Friday, July 14, 2006

Why Not Just Shoot Network TV and Get it Over With

What a long, long slide downhill it’s been from Walter Cronkite retiring with total domination of the nightly news, to Dan Rather eased-out with cable too dominant to compete with, news budgets all but gone and Network market-share in the dumper.

Somebody take CBS, ABC, NBC and Fox into the back pasture and shoot them.
CronkitePut these poor derelict remnants of government-in-broadcast out of their misery. Either that, or drive a stake through the heart of the FCC. What a long, long slide downhill it’s been from Walter Cronkite retiring with total domination of the nightly news, to Dan Rather eased-out with cable too dominant to compete with, news budgets all but gone and Network market-share in the dumper.
The TV most of us grew up with is an aging fighter, punch-drunk and staggering with one arm governmentally tied behind it, hoping to make it to another round. The match has long been lost, just please let us get off the ropes for one more round.
MarytylermooreshowWas it a ‘golden age,’ those days of Mary Tyler Moore and Mayberry RFD? Did we actually stay home on Saturday nights to watch the most successful shows ever aired? Did we care about M.A.S.H. and All In The Family? Was Cher a babe?
Seems to me that those simpler days of Network TV are like all the remembered simpler days—part myth, part nostalgia and irretrievably gone. I can’t help it, I liked Johnny Carson and the big, thin steering wheels of old Packards when they were new and you were still able to Ask the Man Who Owns One. They’re a couple decades apart within the memory-calendar, but nostalgia is like that, a mixed metaphor of mixed images and tastes and smells.
MashThe FCC can’t quite bear to kill off network TV, but they’re apparently determined to torture it to death. Like pulling the wings off of flies, they keep upping the ante of the indecency, obscenity and profanity fines, whatever indecency means, however obscenity is defined and whenever the language we use leaks into the language we hear on the tube.
Tiresome, but true, we've sacrificed more than sixty years of television’s occasional greatness (and more usual dreary decline to the worship of the youth market), not to competition but to the preventing of competition. The Moral Minority, unable to keep society from boozing and utterly defeated by our national drug habit, ineffectual at keeping their own kids from a healthy sexual interest, has decided to police yours and mine by the most draconian of measures.
Who in the hell are these constant consensual complainers?
AllinthefamilyBroadcasters are prohibited, by statute and regulation, from airing obscene programming at any time, i.e., material having a tendency to excite lustful thoughts. That's a direct quote from the FCC web site.
Excite lustful thoughts.
Please tell me just whose business that is? Anyone who has ever been seventeen years old can tell you how easily excited those old lustful thoughts can be.
Which is pretty much the greatest thing about being seventeen.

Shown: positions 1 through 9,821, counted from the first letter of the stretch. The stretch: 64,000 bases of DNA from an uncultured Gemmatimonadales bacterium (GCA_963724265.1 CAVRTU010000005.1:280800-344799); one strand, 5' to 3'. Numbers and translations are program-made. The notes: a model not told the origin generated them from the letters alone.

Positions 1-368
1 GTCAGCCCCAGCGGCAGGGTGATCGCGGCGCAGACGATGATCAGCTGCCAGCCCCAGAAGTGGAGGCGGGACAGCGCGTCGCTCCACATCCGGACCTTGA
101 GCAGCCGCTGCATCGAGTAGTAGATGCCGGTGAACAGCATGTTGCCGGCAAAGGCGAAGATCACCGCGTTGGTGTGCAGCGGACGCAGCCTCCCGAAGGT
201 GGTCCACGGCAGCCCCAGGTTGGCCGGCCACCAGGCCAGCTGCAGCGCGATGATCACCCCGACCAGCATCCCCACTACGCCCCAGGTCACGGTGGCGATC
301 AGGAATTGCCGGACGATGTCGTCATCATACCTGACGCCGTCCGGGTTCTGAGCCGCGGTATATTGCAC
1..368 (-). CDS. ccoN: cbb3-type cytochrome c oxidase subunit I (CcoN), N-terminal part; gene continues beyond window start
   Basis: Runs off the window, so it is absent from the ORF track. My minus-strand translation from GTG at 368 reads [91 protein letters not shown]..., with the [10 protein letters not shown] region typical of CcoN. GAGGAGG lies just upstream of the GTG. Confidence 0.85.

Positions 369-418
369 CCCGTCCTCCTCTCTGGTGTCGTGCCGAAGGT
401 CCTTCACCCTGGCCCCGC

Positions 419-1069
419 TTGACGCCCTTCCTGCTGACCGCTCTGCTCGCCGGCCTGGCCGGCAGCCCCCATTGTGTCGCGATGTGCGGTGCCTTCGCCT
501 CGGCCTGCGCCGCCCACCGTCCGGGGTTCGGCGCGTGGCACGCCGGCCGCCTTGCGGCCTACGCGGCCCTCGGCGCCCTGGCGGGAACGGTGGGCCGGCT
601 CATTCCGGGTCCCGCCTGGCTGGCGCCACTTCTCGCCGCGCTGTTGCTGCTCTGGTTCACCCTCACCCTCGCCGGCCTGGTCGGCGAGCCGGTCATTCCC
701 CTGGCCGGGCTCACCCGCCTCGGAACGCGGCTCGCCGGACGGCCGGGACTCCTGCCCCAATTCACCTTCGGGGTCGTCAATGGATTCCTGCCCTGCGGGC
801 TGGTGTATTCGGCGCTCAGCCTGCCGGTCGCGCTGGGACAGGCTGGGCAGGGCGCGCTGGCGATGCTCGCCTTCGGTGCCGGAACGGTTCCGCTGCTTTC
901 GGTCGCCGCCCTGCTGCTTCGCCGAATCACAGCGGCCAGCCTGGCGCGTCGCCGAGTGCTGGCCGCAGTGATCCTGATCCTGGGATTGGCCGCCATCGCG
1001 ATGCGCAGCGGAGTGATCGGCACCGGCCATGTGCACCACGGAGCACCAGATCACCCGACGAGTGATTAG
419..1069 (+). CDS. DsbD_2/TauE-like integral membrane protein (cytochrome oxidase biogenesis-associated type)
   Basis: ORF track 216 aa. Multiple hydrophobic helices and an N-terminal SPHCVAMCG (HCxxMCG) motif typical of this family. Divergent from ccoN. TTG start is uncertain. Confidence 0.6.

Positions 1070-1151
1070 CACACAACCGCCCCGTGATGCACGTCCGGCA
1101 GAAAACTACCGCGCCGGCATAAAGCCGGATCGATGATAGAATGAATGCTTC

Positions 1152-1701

“The FCC staff must analyze what was actually aired, the meaning of what was aired, and the context in which it was aired,” (again, from their site) which ought to keep various staff members in a fairly constant state of salivation and various other bodily wetnesses. If only there were a safe harbor from all this lasciviousness.
Funny you should mention that.
CherThere is indeed a “safe harbor” and it occurs in the eyes and minds of the FCC at a time period between 10 p.m. and 6 a.m., local time. During these hours, a station may air indecent and/or profane material. It seems, in the twisted logic of the morally majoritized, that safe harbor means staying up late and missing a good night’s sleep. The harbor they have contrived tends to excite lustful thoughts, but only among the older bones.
But there’s no safe harbor for the broadcast of obscene material which, (according to those who guard our morals) may not be broadcast at any time. Someone better run out and tell the cable channels. Lotta lustful stuff going on there.
Again, according to the FCC site,
Do the FCC's rules apply to cable and satellite programming? In the past, the FCC has enforced the indecency and profanity prohibitions only against conventional broadcast services, not against subscription programming services such as cable and satellite. However, the prohibition against obscene programming applies to subscription programming services at all times.
Have they ever fined a subscription programmer? Are you kidding? Put all that hot programming at risk? Surely you jest. The Moral Minority are all cable-guys.
They only want to shoot the horse that no longer pulls their wagon.

1 comment:

  1. It's really sad when you consider that parents and individuals already have the TV ratings and content-blocking tools to make and enforce their own TV viewing decisions. I don't recall the Founding Fathers saying "The government shall act as the national parent for our children."
    TV Watch doesn't think so, either...check it out at